Sonos Slaps Google With Patent Lawsuit Over Smart Speakers

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Speaker maker Sonos alleges Google stole its technology, and it now seeks a sales ban on all Google speakers, phones and laptops

Speaker maker Sonos is once again in the headlines after it was revealed it is now suing Google, after it alleged that the search engine giant had stolen its smart speaker technology.

According to the New York Times, Sonos filed two lawsuits covering five patents on its wireless speaker design, including technology that lets wireless speakers connect and synchronize with one another. The first lawsuit was filed in a Federal District Court in Los Angeles.

The second lawsuit, filed with the International Trade Commission, reveals that Sonos is seeking to ban the sales of Google’s smartphones, laptops, and speakers in the United States.

sonos wireless hi-fi hifi

Google lawsuit

Sonos complaint against Google stems from a 2013 agreement between the two firms.

According to the NY Times, Google agreed to design its music service (Google Play Music) to work easily with Sonos’s home speakers. And for that project, Sonos handed over the blueprints to its speakers.

Handing over the blueprints was not an issue for Sonos at the time, as Google did not make any sort of speaker system back then. But that changed in 2016 when Google launched its smart speaker range.

So on Tuesday this week, Sonos sued Google in two federal court systems reported the NY Times, and it is seeking financial damages and a ban on the sale of Google’s speakers, smartphones and laptops in the United States, which allegedly use the stolen tech.

There is little doubt that Sonos is being squeezed by the likes of Google and Amazon in the speaker market. Indeed, Google and Amazon now each sell as many speakers in a few months as Sonos sells in one year.

Since 2016 Sonos apparently began privately complaining to Google about it allegedly infringing its technology, months after Google had launched its Home smart speaker.

When Google launched the Google Home Max and Home Mini in 2018, Sonos once again complained about Google allegedly infringing its patents.

But Google it seems was not listening, and in the end Sonos felt it had no choice but to file lawsuits over the matter.

Google disappointed

“Google has been blatantly and knowingly copying our patented technology,” Sonos CEO Patrick Spence was quoted by the NY Times as saying in a statement.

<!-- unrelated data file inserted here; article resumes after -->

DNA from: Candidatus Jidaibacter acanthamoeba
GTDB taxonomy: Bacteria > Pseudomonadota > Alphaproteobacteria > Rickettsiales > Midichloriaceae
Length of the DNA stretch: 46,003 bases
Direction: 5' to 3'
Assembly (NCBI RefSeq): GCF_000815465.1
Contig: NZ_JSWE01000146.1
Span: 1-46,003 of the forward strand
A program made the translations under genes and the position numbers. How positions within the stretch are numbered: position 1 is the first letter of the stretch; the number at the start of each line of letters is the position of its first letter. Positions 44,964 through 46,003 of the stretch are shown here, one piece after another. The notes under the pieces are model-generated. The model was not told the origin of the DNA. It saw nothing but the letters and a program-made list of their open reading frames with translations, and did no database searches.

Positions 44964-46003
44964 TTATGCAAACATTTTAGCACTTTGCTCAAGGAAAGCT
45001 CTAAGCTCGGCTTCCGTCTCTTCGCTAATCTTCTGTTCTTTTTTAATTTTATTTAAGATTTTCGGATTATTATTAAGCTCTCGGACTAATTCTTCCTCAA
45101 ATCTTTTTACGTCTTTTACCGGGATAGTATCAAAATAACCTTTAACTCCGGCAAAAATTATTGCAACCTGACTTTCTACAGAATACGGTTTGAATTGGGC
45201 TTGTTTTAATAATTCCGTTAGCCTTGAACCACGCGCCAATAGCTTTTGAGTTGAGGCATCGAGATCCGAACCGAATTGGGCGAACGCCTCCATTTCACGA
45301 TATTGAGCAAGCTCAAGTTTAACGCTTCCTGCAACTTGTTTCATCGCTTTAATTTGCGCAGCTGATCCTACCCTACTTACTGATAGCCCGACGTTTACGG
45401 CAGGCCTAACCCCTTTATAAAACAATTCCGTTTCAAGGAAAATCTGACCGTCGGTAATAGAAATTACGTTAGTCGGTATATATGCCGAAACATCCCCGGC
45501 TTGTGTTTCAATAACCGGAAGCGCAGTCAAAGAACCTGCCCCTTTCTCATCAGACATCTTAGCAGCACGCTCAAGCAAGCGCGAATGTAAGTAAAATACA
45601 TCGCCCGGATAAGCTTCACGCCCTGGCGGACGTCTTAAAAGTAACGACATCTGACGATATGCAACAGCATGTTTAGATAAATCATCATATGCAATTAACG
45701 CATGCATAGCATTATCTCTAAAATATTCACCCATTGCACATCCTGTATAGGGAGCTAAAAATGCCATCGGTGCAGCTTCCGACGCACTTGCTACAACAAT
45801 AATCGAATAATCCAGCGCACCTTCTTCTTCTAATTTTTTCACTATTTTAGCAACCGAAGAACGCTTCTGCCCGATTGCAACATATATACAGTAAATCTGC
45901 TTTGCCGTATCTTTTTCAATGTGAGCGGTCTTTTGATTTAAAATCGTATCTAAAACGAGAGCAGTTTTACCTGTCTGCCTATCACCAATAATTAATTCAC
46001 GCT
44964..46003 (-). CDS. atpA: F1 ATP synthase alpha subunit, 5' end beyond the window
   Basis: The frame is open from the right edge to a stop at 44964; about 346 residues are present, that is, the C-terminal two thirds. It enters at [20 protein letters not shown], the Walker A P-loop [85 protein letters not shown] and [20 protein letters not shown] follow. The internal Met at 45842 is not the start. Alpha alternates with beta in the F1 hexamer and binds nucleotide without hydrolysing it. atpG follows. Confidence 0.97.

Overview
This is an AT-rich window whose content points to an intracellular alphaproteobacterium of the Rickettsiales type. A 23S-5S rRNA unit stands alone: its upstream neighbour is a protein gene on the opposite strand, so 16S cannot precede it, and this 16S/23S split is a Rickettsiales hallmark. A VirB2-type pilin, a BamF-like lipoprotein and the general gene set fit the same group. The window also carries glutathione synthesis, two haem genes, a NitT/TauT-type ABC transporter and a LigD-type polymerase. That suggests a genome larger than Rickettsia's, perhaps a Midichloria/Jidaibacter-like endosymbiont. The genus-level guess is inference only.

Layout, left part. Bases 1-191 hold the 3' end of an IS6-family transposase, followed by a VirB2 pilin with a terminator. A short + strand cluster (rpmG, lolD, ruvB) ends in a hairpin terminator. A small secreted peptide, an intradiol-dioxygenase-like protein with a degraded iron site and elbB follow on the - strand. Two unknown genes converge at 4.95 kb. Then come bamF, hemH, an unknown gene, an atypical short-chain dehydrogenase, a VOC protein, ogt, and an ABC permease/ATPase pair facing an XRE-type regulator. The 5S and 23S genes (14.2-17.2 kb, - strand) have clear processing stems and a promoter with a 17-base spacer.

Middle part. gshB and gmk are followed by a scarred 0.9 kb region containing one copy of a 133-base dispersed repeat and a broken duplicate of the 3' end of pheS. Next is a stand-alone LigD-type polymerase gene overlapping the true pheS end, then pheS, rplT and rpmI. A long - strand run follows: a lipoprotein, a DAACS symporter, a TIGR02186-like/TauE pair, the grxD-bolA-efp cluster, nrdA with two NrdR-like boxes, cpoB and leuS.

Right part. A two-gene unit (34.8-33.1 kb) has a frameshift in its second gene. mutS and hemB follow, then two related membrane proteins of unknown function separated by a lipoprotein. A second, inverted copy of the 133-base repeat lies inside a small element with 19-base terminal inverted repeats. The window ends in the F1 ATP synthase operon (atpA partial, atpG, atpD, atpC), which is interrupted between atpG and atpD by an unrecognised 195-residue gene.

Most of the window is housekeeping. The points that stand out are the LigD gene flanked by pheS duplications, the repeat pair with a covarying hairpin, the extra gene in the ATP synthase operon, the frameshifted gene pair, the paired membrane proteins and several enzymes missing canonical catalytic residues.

“Despite our repeated and extensive efforts over the last few years, Google has not shown any willingness to work with us on a mutually beneficial solution,” said Spence. “We’re left with no choice but to litigate.”

But Google has hit back and Jose Castaneda, a Google spokesman, told the NY Times that Google and Sonos had discussed both companies’ intellectual property for years, “and we are disappointed that Sonos brought these lawsuits instead of continuing negotiations in good faith.”

“We dispute these claims and will defend them vigorously,” he added.

Sonos alleges that in actual fact Google is infringing 100 Sonos patents in total.


And it is not just Google, but also allegedly Amazon as well that is allegedly infringing Sonos patents.

Sonos apparently chose to sue Google first, as it does not have the capacity to sue two tech giants at once.

A spokeswoman for Amazon, Natalie Hereth, was quoted by the NY Times as saying the company did not infringe on Sonos’s technology.

“The Echo family of devices and our multiroom music technology were developed independently by Amazon,” she reportedly said.

But Sonos believes it has evidence against both firms.

In 2016 Sonos apparently bought the Google devices and used a technique called packet sniffing that monitored how the speakers were communicating, the NY Times reported. They discovered that Google’s devices used Sonos’s approach for solving a variety of technological challenges.

Sonos executives said they had found that Amazon’s Echo speakers also copied Sonos technology.

Earlier this month Sonos was in the headlines over user criticism for its recycling scheme that sees useable but old speakers being bricked as part of a ‘recycling scheme’, but which adds to the e-waste problem most countries experience.

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Author: Tom Jowitt
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